Ed Clark

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This article is about the Libertarian Party politician. For other people named Ed Clark, see Ed Clark (disambiguation).
Ed Clark
Personal details
Born (1930-05-04) May 4, 1930 (age 84)
Middleboro, Massachusetts
Political party Libertarian
Alma mater Dartmouth College (B.A., 1952)
Harvard Law School (J.D., 1957)
Profession Lawyer

Edward E. "Ed" Clark (born May 4, 1930) is an American lawyer and politician who ran for Governor of California in 1978, and for President of the United States as the nominee of the Libertarian Party in the 1980 presidential election.

Clark is an honors graduate of Tabor Academy, Dartmouth College and received a law degree from Harvard Law School.

1978 California governor campaign[edit]

In 1978, Clark received some 377,960 votes, 5.46% of the popular vote, in a race for Governor of California. Although a member of the Libertarian Party, he appeared on the California ballot as an independent candidate.[1]

According to a 1980 article in Mother Jones magazine, Clark's 1978 vote ran strongest in "wealthy Orange County, a long-time stronghold of right-wing sentiments; in the back country of the Sierra Nevada, where loggers, miners and developers rail against government restrictions on land use; in Berkeley and the gay neighborhoods of San Francisco, which share the Libertarians' antipathy for drug laws and vice squads; and in the cocaine-and-Perrier precincts of Marin County..."[2]

Another factor leading to the unprecedented (for California) 5.46% vote total for Clark was his libertarian campaign occurring the same year as the successful Proposition 13 which limited property taxes, and the unsuccessful anti-gay Briggs Initiative (Proposition 6). Clark and the California Libertarian Party campaigned in support for Proposition 13[3] and in opposition to Proposition 6[4] both of which turned out people to the polls who might be more inclined to favor a libertarian candidate.

Clark lost the race to Jerry Brown, who was re-elected with 56% of the vote. Republican nominee Evelle J. Younger had 36.5% of the vote.[5]

1980 Presidential campaign[edit]

In 1979 he won the Libertarian Party presidential nomination at the party's convention in Los Angeles, California. He published a book on his programs, entitled "A New Beginning". The book's introduction was by Eugene McCarthy. During the campaign, Clark positioned himself as a peace candidate and emphasized both large budget and tax cuts, as well as outreach to liberals and progressives unhappy with the resumption of Selective Service registration and the arms race with the Soviet Union.[6] Clark was endorsed by the Peoria Journal Star of Peoria, Illinois.[7]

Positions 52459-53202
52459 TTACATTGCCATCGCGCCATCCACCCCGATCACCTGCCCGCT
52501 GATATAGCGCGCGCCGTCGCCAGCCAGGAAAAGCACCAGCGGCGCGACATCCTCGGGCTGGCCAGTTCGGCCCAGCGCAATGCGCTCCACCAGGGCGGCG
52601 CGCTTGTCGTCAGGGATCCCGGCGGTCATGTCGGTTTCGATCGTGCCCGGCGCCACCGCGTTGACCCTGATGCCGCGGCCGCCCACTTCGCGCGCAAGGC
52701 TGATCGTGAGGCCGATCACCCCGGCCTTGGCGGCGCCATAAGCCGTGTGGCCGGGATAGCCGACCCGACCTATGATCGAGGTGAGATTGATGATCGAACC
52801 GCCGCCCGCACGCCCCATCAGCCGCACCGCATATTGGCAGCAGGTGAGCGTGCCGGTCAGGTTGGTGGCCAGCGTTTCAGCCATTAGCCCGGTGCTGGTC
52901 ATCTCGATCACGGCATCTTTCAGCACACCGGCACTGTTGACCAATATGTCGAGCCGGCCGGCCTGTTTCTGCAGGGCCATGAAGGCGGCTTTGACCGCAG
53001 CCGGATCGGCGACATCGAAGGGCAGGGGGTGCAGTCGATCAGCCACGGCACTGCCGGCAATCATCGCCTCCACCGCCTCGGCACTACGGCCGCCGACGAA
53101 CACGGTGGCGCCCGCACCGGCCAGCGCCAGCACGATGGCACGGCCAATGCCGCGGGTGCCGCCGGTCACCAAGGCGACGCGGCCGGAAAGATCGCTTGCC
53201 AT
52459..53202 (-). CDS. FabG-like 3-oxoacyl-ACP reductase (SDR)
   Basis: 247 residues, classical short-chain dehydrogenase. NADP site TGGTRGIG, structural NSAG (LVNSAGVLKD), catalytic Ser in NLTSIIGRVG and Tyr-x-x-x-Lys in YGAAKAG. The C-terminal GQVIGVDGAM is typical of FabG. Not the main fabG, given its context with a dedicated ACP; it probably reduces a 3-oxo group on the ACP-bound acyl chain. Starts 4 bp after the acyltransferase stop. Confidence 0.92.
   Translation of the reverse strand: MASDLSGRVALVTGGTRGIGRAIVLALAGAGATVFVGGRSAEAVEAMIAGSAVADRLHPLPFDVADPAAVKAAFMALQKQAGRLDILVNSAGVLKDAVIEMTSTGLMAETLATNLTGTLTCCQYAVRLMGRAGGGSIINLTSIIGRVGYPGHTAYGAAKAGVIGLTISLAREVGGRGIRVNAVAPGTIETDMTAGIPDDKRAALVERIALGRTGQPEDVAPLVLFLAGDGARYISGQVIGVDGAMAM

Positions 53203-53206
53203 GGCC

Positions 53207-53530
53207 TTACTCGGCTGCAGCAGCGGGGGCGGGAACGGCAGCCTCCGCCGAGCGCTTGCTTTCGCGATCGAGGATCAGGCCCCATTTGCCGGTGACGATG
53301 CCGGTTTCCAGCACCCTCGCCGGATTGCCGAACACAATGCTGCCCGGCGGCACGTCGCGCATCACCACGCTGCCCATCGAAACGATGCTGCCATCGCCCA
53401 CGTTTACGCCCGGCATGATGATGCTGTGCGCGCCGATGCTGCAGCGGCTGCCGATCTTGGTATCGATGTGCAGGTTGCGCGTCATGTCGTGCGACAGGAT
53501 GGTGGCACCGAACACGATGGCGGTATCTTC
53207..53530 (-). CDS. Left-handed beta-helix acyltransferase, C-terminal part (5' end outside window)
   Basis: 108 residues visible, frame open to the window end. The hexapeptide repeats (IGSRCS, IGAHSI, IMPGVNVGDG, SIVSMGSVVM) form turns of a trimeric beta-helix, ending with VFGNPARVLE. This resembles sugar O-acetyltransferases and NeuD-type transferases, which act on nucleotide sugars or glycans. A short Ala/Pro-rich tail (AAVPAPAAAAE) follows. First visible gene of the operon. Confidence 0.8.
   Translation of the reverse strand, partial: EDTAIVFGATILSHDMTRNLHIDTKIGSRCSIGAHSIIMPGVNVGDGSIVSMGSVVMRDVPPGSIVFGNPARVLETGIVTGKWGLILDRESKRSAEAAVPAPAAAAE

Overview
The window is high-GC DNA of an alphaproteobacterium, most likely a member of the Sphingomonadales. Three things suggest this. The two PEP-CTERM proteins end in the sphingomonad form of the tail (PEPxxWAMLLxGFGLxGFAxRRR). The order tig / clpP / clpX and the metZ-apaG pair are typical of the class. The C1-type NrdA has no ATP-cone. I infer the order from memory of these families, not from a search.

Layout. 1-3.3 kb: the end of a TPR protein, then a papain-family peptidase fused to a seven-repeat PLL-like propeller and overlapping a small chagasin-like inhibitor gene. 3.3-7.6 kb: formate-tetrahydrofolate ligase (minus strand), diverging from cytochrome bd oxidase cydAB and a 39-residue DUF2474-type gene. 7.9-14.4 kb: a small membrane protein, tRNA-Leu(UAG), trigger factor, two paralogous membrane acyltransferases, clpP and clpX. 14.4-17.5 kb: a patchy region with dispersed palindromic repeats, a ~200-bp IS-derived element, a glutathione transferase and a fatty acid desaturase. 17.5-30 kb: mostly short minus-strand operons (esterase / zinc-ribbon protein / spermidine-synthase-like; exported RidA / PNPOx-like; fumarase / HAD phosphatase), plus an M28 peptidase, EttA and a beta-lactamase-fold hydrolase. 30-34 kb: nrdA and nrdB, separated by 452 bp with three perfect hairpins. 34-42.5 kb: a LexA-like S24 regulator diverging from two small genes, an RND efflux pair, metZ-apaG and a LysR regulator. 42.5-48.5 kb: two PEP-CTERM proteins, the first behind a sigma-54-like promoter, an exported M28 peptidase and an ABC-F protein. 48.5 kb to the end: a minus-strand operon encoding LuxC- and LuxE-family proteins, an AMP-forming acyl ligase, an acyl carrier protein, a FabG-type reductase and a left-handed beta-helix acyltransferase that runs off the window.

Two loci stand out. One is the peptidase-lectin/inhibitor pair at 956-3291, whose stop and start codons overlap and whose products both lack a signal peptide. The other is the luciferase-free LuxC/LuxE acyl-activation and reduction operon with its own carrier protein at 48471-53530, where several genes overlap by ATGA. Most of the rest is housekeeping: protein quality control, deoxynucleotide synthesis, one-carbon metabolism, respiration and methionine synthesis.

When asked in a television interview to summarize libertarianism, Clark used the phrase "low-tax liberalism," causing some consternation among traditional libertarian theorists, most notably Murray Rothbard.[8][9] Clark's running to the center marked the start of a split within the Libertarian Party between a moderate faction led by Ed Crane and a radical faction led by Rothbard[10] that eventually came to a head in 1983, with the moderate faction walking out of the party convention after the nomination for the 1984 presidential race went to David Bergland.[11]

Ed Clark's running mate in 1980 was David H. Koch of Koch Industries, who pledged part of his personal fortune to the campaign for the vice-presidential nomination, enabling the Clark/Koch ticket to largely self-fund and run national television advertising.

Clark received 921,128 votes (1.06% of the total nationwide);[12] the highest number and percentage of popular votes a Libertarian Party candidate had ever received in a presidential race up to that point. His strongest support was in Alaska, where he came in third place with 11.66% of the vote, finishing ahead of independent candidate John Anderson and receiving almost half as many votes as Jimmy Carter.[13] Clark's record for most votes won by a Libertarian presidential candidate stood for 32 years until it was broken by Gary Johnson in 2012. His Libertarian percentage record of 1.06% still stands, ranking ahead of Johnson's 0.99%.[14][15]

References[edit]

  1. ^ Doherty, Brian. Radicals for Capitalism: A Freewheeling History of the Modern American Libertarian Movement, New York: Publicaffairs, p. 406
  2. ^ Paul, Mark. "Seducing the Left: The Third Party That Wants YOU". Mother Jones, May 1980.
  3. ^ Doherty, pp. 405–06
  4. ^ Libertarian Review, vol. 7 no. 9 October 1978
  5. ^ JoinCalifornia election history for the state of California, http://www.joincalifornia.com/election/1978-11-07
  6. ^ See, for example, The "Ed Clark: Isolationist Libertarian" television ad at http://www.icue.com/portal/site/iCue/chapter/?cuecard=5818 and NBC's August 8, 1980 profile of the Libertarian Party at http://www.icue.com/portal/site/iCue/chapter/?cuecard=3253
  7. ^ Doherty, p. 414
  8. ^ Doherty, p. 415
  9. ^ Raimondo, Justin. An Enemy of the State: The Life of Murray N. Rothbard, Prometheus Books
  10. ^ Hayes, Christopher. "Ron Paul's Roots". The Nation, December 6, 2007
  11. ^ Doherty, pp. 418–21
  12. ^ U.S. Presidential Election Atlas, http://uselectionatlas.org/RESULTS/national.php?year=1980&off=0&f=1
  13. ^ U.S. Presidential Election Atlas, http://uselectionatlas.org/RESULTS/state.php?year=1980&fips=2&f=1&off=0&elect=0
  14. ^ 2012 Presidential Election at Our Campaigns
  15. ^ U.S. Presidential Election Atlas

Further reading[edit]

Party political offices
Preceded by
Roger MacBride
Libertarian Party Presidential candidate
1980 (lost)
Succeeded by
David Bergland